Troubleshooting and possible solutions
1. When trying to get the new eyelet to smoothly travel down the mortise by tightening the screw, is the eyelet getting stuck mid-mortise?
Perhaps more material must be removed from the head or the sides of the eyelet. Look carefully at the mortise, do you notice any places that the eyelet was rubbing? Do any of the walls of the mortise change from front to back? Sometimes the mortise is deeper in the front and it gets shallower as the eyelet moves to the back, in this case file a little more off the head of the eyelet.
Having trouble getting the depth of the new eyelet correct?
2. Is it bottoming out in the frog and not moving up or down when you turn it? You might have to file off the tip of the threaded shank on the eyelet so that it won’t bottom out as quickly, or perhaps you might want to use a foret to re-drill the hole in the frog to go all the way through to the mortise.
3. Is the shank-hole in the frog stripped? If the new eyelet is just slightly loose when threading into the frog, we use just a little thin CA on a toothpick and swab it in the hole. Let it dry and try putting the eyelet in again. Often times this reduces the diameter of the hole just enough to really secure that the eyelet is threading properly. If this doesn’t work, you might need a bigger-shank on your eyelet, or the shank-hole in the frog might need to be bushed.
4. When adjusting the fit of the eyelet on the bow, do you find that the eyelet is too loose but if you turn the eyelet ½ turn tighter then the bow is too tight?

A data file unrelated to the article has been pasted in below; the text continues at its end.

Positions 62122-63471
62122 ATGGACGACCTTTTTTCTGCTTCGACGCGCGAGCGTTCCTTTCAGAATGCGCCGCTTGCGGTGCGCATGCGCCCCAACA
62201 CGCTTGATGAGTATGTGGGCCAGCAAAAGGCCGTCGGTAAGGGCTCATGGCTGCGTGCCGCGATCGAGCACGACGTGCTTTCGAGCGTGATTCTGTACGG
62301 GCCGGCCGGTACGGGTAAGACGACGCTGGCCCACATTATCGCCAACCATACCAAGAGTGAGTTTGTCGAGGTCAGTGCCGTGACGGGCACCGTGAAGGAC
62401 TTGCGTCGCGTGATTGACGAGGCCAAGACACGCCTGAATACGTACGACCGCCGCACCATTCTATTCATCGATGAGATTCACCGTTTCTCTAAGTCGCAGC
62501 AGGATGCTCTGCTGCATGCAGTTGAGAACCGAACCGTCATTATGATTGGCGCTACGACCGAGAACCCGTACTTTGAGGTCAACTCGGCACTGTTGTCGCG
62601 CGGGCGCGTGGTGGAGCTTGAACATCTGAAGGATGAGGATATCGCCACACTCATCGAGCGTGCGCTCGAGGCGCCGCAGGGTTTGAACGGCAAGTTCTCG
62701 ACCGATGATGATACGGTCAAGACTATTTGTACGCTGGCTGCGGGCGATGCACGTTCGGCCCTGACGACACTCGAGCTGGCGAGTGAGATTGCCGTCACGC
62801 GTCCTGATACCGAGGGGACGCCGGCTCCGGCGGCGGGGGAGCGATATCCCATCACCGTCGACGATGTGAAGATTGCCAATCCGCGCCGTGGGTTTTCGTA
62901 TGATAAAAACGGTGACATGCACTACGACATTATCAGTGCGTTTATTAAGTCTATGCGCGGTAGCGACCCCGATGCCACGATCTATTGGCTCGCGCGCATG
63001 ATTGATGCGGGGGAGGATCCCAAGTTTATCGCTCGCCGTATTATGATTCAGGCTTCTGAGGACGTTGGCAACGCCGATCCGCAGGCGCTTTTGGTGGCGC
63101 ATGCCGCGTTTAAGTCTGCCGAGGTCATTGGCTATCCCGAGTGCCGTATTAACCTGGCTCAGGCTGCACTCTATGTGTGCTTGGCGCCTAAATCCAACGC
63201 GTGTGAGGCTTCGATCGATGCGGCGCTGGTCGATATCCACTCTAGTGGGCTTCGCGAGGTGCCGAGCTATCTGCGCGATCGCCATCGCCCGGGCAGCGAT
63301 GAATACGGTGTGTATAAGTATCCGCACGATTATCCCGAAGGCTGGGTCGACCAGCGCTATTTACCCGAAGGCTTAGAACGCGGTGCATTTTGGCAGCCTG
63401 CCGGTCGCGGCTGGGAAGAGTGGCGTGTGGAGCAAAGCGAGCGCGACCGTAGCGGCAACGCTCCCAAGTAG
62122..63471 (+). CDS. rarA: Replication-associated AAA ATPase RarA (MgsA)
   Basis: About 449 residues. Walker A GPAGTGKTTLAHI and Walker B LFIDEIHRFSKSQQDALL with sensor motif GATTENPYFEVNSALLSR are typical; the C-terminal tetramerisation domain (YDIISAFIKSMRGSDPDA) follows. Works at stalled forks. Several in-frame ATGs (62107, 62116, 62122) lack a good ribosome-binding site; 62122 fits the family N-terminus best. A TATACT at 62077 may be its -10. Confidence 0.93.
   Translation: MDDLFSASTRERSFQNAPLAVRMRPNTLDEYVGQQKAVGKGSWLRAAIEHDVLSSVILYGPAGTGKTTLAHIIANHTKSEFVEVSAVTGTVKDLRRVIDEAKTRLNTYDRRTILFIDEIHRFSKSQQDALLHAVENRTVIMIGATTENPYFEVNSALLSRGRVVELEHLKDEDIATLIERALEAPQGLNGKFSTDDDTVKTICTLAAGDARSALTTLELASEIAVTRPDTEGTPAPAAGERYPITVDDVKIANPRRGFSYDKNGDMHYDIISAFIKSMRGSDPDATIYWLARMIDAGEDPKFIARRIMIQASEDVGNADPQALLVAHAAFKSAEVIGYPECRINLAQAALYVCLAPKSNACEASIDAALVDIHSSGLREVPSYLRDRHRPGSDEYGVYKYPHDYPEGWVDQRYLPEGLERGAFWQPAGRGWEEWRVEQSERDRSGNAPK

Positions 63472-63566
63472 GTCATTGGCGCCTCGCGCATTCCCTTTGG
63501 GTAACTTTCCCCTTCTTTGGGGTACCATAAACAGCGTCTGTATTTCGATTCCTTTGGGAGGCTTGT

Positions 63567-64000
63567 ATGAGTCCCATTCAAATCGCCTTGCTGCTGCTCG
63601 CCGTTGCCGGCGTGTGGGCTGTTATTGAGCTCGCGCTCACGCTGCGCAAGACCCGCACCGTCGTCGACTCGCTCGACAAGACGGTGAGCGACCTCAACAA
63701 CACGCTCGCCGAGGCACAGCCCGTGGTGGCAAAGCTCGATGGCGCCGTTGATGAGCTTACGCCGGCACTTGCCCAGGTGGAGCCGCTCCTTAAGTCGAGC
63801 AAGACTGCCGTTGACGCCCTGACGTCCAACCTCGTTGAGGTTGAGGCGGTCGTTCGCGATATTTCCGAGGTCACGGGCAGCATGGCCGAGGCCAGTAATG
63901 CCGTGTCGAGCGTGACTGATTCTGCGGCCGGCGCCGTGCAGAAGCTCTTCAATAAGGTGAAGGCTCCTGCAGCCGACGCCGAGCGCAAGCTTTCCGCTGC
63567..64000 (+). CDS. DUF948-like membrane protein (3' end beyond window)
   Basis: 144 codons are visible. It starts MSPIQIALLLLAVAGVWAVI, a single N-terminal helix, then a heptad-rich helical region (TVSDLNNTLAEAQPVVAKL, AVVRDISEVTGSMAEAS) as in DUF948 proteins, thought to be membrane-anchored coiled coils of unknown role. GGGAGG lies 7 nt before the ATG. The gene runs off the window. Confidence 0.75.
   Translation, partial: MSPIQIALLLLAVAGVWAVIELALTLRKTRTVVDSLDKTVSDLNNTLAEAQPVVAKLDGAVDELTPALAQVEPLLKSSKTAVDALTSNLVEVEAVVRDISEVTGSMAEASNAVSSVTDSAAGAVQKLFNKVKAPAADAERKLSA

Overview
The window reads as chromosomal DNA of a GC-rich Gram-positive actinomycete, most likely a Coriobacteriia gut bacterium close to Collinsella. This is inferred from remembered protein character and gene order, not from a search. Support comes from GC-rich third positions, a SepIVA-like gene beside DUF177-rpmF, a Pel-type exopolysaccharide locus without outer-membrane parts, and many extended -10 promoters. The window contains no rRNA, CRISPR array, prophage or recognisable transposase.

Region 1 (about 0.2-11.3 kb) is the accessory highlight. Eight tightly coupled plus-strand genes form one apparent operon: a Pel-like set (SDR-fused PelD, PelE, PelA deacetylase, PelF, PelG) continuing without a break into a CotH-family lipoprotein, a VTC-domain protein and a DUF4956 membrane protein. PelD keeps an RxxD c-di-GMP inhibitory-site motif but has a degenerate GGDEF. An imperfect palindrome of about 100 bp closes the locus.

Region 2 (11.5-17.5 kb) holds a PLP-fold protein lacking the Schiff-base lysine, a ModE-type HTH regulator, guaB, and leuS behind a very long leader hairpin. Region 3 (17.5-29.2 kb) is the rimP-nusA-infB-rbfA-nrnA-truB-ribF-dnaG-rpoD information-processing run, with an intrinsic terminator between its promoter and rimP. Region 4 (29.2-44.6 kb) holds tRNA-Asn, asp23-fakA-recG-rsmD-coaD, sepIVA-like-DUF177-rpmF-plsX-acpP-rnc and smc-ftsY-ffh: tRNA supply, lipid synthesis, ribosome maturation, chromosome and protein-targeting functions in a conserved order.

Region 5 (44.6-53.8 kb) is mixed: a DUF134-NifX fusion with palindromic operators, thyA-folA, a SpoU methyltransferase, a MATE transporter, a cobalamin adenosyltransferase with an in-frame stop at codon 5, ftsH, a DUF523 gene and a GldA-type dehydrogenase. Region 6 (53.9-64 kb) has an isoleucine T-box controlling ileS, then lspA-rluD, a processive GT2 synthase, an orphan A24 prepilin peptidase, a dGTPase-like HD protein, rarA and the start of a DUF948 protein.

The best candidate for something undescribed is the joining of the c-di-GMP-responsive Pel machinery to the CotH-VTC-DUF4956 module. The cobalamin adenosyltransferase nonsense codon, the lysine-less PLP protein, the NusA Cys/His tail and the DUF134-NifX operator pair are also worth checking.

Try turning the eyelet another ½ turn tighter.
a. If it seems to fit better now, then your eyelet is not square to the frog, and this might have caused the previous eyelet to wear quickly. Examine the eyelet in the frog, and if it is at an angle, then you might need to bush the eyelet hole and re-drill a square hole.
b. If it doesn’t help and just makes it way too tight, then back it out ½ turn while gently pulling out with your pliers to possibly loosen the fit. Try re-lubricating the stick and the screw and see if it will work. If it is still too tight, remove the eyelet and thread it into the hole again while pushing down slightly with your pliers. This poses a dangerous situation if your pliers were to slip, so make sure your fingers are in place to protect the underslide and proceed with caution. Pushing it down, might just off-set the threads enough to help you find the ‘sweet-spot’ when setting the depth of the eyelet for the perfect fit.
1. All of the ‘Common Thread Size’ measurements are taken from: Mohr, Rodney D. “Eyelet Replacement.” The Conservation, Restoration, and Repair of Stringed Instruments and Their Bows. Vol. 3. Montreal, London: IPCI-Canada, Archetype Publications, 2010. Print. BACK TO POST